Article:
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Tritium dumped in Ottawa River


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Plan to dump radioactive tritium into Ottawa River recommended by staff at Canada's nuclear agency. 

(Ottawa, Ontario) Ottawa's tap water will soon get an extra hit of a radioactive waste material - tritium - from SRB Technologies in Pembroke, unless the Canadian Nuclear Safety Commission (CNSC) rejects the recommendations of its staff. 
On the weekend, CNSC staff released what nuclear watchdog groups are calling its "worst 
recommendations ever" in preparation for the November 27th hearing on SRB's application for a renewed licence. 

Tritium is a hazardous waste byproduct from CANDU reactors. SRB uses it to manufacture 
glow-in-the-dark exit signs. But the company has been unable to monitor and control its emissions. 
Each year, it releases more tritium than any of Canada's nuclear power stations. Indeed, in two years out of the past eight, according to the Canadian Nuclear Safety Commission, SRB released more tritium than all of Canada's nuclear power stations combined. 

Tritium is a radioactive form of hydrogen which persists in the environment for decades. It is readily incorporated into biological tissues of all kinds. It can cause cancer, genetic 
mutations, malformed fetuses and other health problems. SRB has severely contaminated the environment and groundwater in the City of Pembroke with tritium. The levels are thousands of times higher than background - far in excess of Canada's drinking water guideline. Contamination levels in Pembroke are so high that it will take a century for them to return to background levels. 

Despite this dismal record, and the legal obligation to limit risks "to the health and safety of persons and the environment", CNSC staff are recommending that the licence for the 
polluting SRB plant be renewed. Moreover, CNSC staff are endorsing an SRB proposal to collect radioactive stack drippings and contaminated groundwater and run them through the Pembroke sewer system directly into the Ottawa River -- a source of drinking water for millions of Canadians in Quebec and Ontario.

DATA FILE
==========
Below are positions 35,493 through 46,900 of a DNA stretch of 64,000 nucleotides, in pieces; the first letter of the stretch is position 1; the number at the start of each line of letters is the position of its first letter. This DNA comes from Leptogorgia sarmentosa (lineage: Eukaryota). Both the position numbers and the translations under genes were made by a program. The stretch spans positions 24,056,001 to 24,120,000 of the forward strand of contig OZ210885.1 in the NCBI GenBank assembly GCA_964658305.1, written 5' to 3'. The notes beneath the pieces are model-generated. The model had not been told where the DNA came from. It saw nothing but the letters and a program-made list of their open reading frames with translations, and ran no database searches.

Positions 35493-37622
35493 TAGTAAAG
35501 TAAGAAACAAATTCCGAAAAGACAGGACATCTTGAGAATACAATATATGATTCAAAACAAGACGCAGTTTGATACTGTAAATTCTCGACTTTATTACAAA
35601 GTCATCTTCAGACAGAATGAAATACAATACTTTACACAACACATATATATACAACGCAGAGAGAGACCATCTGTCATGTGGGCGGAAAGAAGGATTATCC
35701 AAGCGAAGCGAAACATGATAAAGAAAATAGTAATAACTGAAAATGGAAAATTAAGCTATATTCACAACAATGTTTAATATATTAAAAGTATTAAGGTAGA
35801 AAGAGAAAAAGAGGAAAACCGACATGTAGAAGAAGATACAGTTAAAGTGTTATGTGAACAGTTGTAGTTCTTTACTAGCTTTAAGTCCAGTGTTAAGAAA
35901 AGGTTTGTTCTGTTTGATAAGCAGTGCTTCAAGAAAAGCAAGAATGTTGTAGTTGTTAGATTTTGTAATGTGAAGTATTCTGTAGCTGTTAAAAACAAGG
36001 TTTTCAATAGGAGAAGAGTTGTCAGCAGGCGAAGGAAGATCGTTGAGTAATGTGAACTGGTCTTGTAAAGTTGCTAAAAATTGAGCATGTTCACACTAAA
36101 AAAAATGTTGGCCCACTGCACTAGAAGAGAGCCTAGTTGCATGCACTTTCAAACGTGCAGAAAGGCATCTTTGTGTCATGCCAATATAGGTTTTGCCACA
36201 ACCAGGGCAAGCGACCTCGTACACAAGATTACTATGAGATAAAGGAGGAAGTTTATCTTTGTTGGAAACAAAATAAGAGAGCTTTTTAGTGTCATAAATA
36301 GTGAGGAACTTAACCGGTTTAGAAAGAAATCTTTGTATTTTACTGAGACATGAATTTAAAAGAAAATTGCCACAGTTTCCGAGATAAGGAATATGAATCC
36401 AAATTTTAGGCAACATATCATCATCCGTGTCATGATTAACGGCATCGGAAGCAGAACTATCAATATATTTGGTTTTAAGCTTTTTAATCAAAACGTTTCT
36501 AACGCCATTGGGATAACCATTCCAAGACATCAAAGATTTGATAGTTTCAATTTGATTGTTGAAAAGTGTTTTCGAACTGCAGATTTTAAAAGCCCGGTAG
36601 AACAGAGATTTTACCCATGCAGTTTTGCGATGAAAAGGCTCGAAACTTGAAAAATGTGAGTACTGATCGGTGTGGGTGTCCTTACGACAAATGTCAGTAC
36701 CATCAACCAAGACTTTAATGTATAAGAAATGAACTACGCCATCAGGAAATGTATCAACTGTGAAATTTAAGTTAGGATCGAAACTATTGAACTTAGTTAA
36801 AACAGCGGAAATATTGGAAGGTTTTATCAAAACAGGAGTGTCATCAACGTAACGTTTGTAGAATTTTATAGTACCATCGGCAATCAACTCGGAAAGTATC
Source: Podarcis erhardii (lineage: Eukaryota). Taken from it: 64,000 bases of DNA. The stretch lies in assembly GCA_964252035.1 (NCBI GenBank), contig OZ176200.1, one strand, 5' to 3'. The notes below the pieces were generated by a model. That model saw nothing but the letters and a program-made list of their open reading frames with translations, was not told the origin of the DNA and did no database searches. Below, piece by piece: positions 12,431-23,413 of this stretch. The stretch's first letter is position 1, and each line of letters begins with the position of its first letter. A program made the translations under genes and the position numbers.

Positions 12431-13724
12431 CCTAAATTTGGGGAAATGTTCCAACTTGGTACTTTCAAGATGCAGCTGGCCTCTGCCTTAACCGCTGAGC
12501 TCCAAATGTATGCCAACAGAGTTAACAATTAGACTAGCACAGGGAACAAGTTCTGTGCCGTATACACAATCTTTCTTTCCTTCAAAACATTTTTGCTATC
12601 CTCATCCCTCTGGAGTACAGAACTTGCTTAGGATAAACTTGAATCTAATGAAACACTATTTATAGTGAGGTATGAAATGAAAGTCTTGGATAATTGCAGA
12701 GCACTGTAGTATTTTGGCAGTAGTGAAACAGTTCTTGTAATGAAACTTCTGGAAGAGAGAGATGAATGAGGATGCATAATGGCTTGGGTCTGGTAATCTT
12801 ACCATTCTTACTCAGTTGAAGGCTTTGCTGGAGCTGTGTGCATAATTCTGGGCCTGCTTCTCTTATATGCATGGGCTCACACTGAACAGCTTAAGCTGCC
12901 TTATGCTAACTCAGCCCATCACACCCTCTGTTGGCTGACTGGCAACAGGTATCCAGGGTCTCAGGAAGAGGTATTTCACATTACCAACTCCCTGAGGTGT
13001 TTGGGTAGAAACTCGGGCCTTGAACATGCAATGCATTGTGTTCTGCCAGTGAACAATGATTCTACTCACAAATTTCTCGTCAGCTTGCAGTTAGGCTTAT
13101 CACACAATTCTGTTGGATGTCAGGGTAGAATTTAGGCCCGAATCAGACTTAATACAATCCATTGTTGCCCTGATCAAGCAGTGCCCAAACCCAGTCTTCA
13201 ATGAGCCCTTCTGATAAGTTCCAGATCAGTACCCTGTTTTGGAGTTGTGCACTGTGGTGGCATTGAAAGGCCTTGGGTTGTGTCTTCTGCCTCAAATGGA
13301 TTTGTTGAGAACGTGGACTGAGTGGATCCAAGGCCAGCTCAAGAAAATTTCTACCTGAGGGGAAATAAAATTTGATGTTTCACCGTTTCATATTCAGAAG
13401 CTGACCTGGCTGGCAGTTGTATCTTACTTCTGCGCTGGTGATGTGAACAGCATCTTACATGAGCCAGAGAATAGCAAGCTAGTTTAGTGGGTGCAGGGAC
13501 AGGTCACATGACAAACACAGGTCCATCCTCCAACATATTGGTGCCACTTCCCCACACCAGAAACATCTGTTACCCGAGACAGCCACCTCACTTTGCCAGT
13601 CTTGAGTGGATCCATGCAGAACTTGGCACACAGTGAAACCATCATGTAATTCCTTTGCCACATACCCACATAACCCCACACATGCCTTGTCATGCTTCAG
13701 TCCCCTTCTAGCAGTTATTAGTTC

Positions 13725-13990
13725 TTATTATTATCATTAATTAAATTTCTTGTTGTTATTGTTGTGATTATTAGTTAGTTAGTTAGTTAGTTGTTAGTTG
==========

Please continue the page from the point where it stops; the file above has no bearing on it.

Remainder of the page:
Scientific bodies have shown that there is no safe level of exposure to radioactive materials 
and urge that all unnecessary exposures be avoided. 

According to Dr. Ole Hendrickson, Researcher for Concerned Citizens of Renfrew County, CNSC staff's recommendations are irrational and clearly not based on science. "Despite SRB's abysmal compliance history, CNSC staff are now recommending a new 18-month licence, lifting all restrictions under which the company has been operating for the past 11 months, and giving a green light to dump radioactive tritium into the Ottawa River." 

A brief for the upcoming licensing hearing prepared by Ottawa Riverkeeper, Meredith Brown, emphasizes the need to protect water resources."It is simply unacceptable to use the Ottawa River as a sewer for disposal of nuclear waste" Brown stated. "This is a real blast from the past, when dilution was considered the solution to pollution." 

Dr. Gordon Edwards, President of the Canadian Coalition for Nuclear Responsibility, said "The Commission is getting bad advice from its staff. The people responsible for these recommendations should be fired." Edwards stated that granting SRB a new licence would be a betrayal of the public trust and a violation of the law that established the Canadian Nuclear Safety Commission in the first place.

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